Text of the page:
Michael J. Fitzgerald has been a journalist for 40 years, working as a writer and editor for newspapers, magazines and web publications. In 2014 he published the novel, "The Fracking War." In 2015, he published his second novel, "Fracking Justice." He writes or contributes to five blogs. He and his wife Sylvia Fox are the owners and principal partners in *subject2change Media, a multi-media firm involved in print, video and broadcast. He writes a weekly column, "Write On" for the daily 'Finger Lakes Times' newspaper in Geneva, NY. He was a journalism professor at CSU Sacramento from 1986 to 2011 teaching Newswriting, Column Writing and Magazine Writing.
PARADISE VILLAGE MARINA, Nayarit, Mexico -- I took some Sudafed NON DROWSY formula with dinner.
It's 3 a.m. and I am sitting in the cockpit looking at the moon, typing a blog, because the non-drowsy formula is more than just non-drowsy. Long-haul truck drivers should buy this by the case. Forget what I said two days ago.This stuff SHOULD require a prescription.
After tossing and turning for hours, then cleaning both bathrooms, rearranging the navigation station and wondering if my neighbors would mind if I did some sanding in the middle of the night, I opted to grab my computer, figuring that the sound of tapping keys might be less annoying than grinding and scraping.
I also wondered if I should go for a row in the dinghy and look for crocodiles, but decided to stay aboard. If this non-drowsy formula wears off suddenly, I would rather be sitting up high away from the animals than at the oars, slumped over, trailing my fingers in the water when I finally pass out from fatigue. Right now, that seems unlikely. I'm typing at about 90 wpm. Mrs. King, my high school typing teacher, would be so proud.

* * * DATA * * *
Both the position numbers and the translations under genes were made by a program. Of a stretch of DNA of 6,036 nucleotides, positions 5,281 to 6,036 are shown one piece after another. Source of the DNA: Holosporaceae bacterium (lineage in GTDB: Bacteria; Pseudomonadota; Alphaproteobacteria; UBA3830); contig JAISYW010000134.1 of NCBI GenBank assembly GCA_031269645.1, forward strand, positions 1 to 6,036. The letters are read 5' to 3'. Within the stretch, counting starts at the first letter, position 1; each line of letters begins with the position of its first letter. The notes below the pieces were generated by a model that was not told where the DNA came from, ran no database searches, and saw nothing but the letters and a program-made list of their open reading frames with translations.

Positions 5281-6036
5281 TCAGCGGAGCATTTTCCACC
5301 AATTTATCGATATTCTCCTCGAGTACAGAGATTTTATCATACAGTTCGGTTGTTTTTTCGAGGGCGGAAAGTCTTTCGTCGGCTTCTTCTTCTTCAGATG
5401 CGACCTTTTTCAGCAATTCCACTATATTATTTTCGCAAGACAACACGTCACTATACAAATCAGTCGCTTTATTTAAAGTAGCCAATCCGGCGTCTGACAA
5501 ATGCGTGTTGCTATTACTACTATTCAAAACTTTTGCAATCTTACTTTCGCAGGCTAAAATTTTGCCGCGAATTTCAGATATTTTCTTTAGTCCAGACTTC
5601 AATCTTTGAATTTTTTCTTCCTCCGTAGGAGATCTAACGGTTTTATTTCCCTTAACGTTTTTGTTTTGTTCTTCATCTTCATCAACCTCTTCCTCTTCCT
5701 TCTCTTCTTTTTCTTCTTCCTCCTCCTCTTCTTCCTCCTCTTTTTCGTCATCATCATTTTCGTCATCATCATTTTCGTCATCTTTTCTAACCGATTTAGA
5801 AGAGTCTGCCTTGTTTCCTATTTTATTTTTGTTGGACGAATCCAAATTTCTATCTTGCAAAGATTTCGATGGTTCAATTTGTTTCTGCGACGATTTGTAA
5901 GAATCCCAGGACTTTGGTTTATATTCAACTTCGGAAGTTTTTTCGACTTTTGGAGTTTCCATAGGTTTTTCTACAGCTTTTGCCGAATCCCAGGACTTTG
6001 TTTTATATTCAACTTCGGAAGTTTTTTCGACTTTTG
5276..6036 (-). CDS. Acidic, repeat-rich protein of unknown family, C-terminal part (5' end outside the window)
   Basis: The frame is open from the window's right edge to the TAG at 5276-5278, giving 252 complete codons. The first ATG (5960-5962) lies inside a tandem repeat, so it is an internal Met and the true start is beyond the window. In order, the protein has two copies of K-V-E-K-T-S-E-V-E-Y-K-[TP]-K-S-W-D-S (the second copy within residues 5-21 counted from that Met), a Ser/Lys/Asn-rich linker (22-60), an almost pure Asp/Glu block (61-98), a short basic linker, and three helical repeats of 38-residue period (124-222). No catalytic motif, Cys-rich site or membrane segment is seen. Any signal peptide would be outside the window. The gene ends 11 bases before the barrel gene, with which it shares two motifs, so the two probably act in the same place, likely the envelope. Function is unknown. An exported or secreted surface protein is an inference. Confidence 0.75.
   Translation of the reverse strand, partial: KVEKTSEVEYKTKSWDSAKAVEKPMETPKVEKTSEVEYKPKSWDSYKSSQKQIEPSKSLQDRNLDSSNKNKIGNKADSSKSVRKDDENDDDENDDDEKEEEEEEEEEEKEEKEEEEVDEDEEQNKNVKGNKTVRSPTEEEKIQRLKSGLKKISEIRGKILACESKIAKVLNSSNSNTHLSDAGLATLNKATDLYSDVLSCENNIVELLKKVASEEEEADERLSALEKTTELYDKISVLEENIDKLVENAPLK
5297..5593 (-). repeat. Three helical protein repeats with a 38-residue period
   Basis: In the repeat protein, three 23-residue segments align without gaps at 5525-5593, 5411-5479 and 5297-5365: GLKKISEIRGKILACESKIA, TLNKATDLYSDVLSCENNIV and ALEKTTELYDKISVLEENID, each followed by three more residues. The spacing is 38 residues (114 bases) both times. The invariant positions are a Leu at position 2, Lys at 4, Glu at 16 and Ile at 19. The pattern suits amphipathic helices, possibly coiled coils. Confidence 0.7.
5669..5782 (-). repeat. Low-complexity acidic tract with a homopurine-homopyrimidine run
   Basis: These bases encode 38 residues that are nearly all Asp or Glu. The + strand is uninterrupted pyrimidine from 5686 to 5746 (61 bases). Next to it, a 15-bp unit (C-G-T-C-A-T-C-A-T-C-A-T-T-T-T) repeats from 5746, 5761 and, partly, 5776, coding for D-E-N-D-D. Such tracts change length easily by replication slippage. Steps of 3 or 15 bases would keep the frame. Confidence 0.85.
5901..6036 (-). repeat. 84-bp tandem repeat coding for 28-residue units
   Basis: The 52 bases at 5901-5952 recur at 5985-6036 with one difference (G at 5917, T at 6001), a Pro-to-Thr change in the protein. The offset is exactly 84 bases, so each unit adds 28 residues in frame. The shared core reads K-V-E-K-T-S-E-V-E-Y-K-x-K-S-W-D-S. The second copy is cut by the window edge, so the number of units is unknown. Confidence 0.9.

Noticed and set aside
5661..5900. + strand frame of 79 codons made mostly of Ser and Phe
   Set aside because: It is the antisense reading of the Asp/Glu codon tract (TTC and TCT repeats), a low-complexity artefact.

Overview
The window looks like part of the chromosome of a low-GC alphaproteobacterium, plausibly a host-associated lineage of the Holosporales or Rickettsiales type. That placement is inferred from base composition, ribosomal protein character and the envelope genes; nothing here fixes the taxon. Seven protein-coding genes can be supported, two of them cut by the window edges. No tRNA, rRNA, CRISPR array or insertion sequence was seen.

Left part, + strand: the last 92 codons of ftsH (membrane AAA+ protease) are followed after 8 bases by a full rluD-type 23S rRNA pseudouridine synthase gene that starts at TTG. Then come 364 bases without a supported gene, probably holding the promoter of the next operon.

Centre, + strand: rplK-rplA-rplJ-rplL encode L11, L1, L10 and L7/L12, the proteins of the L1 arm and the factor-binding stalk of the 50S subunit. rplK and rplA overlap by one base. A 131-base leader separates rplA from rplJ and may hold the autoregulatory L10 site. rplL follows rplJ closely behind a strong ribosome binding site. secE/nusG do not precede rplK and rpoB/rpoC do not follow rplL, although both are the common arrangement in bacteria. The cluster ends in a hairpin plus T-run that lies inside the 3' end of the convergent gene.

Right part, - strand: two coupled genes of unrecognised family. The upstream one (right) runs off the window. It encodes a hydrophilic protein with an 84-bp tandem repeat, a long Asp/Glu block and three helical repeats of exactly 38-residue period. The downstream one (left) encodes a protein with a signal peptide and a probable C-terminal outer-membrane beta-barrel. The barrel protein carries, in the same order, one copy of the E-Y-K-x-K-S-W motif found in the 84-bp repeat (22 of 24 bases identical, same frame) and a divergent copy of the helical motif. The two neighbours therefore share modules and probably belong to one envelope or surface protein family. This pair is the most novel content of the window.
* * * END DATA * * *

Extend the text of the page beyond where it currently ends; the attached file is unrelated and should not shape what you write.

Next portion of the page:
This is a good time to watch for crocs, however. They hunt at night and I do have some left-over chicken I could toss out in the water to salt the channel and pull them over close to my swim step. Hmmm. Probably not my best idea, but my best ideas seldom come at this hour of the morning. Or is it night?
Just after dark, I helped my neighbor dock his boat, watching him make the exact same navigational blunder I did when I brought Sabbatical in on a swiftly rising tide about two weeks ago. He swung too wide and the current carried him right past his opening, but, like me, he was determined not to make a second pass.
The sound of crunching fiberglass is soooooo sickening.
The nice thing about such landings at night, however , is that you really have to wait until daylight to get the full effect. I did Sabbatical's bump at midday and saw what I had done. But thanks to the miracle of rubbing compound and wax, my faux pas is quite passe.
And the next time I take the boat out of the slip, I'll pay more attention to the current.
Oh my God, I just had to stifle a yawn. There's hope for a nap before sunrise.|